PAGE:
Jackie Kang envisions something closer to the present: The Future Mundane (with Google), a social evolution of Google’s search engine such that users see what others are searching for, and can follow others’ searches — friends’ , but also celebrities’ — in a form of outsourcing memory to Google and the memory of the crowd. Jackie also reflects on these ideas and the role of the designer.
We saw projects earlier dealing with wider contexts of ‘smart’ homes, but two projects focused on specific product-service systems within the field. Lauren Zemering’s Hygienie is a “line of bathroom devices [that] allow users to monitor and track their shower, teeth brushing, and toilet habits. The devices not only monitor and track them, but are also able to provide feedback that can help improve a person’s health and hygiene. AND they can be awarded points and compete with their peers!” The site presents the system from the manufacturer’s point of view (including a revealing FAQ), but also shows some of the wider side-effects of the data’s use via a Google search page. Lauren reflects on these ideas here.
Justin Finkenaur’s Intelligent Furnishings explored the development of ‘smart’ furniture which, in response to sedentary lifestyles, involves ‘automating’ furniture so it adjusts itself to the ergonomic needs of individual people. The proposed service was explored through service blueprints, experience maps and a storyboard.
When the millennials age
Two projects, from Vicky Hwang and Daniel Kison, deal with questions of what happens as the millennial generation ages. Vicky (forum text and a discussion of the video) imagines a disorienting experience via a forum where the ageing millennials ask for help with the ‘New Web’. Daniel takes as his starting point the current notion that “Millennials are killing everything” and imagines what vanished activities the post-millennial generations might want to ‘live’ for the first time,through a store display of virtual experiences.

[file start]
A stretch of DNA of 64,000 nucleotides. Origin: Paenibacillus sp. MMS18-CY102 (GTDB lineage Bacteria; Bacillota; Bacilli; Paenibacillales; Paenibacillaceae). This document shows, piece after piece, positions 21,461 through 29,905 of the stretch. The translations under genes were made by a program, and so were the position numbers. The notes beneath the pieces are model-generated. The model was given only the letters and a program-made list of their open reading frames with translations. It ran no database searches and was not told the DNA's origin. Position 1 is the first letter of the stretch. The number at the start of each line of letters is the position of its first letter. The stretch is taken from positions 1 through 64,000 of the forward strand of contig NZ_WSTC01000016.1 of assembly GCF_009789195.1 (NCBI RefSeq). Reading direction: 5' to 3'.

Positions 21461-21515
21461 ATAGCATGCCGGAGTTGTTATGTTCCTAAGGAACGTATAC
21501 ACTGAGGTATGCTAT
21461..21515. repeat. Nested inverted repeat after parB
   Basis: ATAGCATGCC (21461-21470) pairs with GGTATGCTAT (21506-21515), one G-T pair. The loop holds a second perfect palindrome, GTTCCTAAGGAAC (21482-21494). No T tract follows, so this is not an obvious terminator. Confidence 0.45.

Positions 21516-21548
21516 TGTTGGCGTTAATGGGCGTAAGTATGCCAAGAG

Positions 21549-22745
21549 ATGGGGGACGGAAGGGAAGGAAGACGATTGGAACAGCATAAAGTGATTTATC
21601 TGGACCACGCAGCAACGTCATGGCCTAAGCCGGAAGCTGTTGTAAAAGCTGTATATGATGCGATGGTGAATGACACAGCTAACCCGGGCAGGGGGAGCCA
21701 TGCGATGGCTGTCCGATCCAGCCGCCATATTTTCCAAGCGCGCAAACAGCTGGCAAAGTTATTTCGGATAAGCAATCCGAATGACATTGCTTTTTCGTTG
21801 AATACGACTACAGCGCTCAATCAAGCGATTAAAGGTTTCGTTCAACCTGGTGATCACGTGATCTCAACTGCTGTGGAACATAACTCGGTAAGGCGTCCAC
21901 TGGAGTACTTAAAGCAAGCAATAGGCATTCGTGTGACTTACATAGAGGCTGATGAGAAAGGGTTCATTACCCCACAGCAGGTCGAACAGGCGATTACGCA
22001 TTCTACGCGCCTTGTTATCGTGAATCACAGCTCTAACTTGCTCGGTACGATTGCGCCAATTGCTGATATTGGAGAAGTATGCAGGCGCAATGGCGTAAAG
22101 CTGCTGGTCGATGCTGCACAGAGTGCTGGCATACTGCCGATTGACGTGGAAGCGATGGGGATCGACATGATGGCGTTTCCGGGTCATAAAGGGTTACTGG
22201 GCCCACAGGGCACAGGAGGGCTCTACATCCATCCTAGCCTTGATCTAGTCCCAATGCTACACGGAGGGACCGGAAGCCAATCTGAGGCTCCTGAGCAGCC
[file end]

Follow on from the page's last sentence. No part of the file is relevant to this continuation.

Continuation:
Our relationship with celebrity, and how it might change, was the subject of projects by Praewa Suntiasvaraporn and Hannah Salinas. Hannah’s Watch The World Go By tells the story of Alexa, a vlogger, and Vicky, a ‘watcher’, who spends her day watching Alexa via screens everywhere at home and at work. The video explores the effects this has on the lives of Vicky and her friends. Hannah’s blog post shows the significant amount of work required to produce the video.
Consumer Culture, by Praewa Suntiasvaraporn, explores food celebrity, an evolution of current trends such as mok-bang and the food porn of Instagram. Praewa created a world around this, including personal artefacts from the life of food celebrity Mikah Wong, exposed through hidden cameras placed by an infatuated fan. The project examines how lifestyle eating, food presentation and photography become so significant that they dominate popular culture.
The medicalization of everything
Three projects examined, in very different ways, the potential evolution of the current trend towards the ‘medicalization’ of human conditions and problems, perhaps a form of solutionism. Catherine Zheng’s Prescriptive Lifestyles is a range of medications, branded stasis: perfect state, which each target common emotions and situations such as ‘timidity’, ‘focal deficiency’ and ‘sluggishness’. In Catherine’s reflection, she notes how “No longer are people able to simply be themselves, as there is always a way to “become better”, whether that means acting, looking, thinking, or feeling the “acceptable” way.”
Jonathan Kim’s NowFood.Inc envisioned a range of ‘medicalized’ food products and consumption-related drugs such as Muse, a treatment which reduces the immediate side-effects of smoking.
Finally, Lea Cody’s Physio is an exploration of the evolution of the fitness tracker, going beyond quantified self into the realm of actually changing behavior through operant conditioning — a “health improvement system”: “After receiving a Hormonal Adjustment Implant, the user will obtain a prescription for Physio, the external tracker. Physio will reward ‘good’ behavior like exercise with accelerated effects of increased agility, decreased anxiety, and euphoria. It will punish ‘bad’ behavior like poor diet, smoking, and lethargy with decreased agility, irritability, and depression.” Lea’s project provides an interesting example for the possibility space in design for behavior change around health, and I think could serve as a useful touchstone for this particular approach.
In her reflection, Lea suggests something which perhaps offers a succinct summary of the feelings many (not all) of the Play Lab students had about the ideas they explored: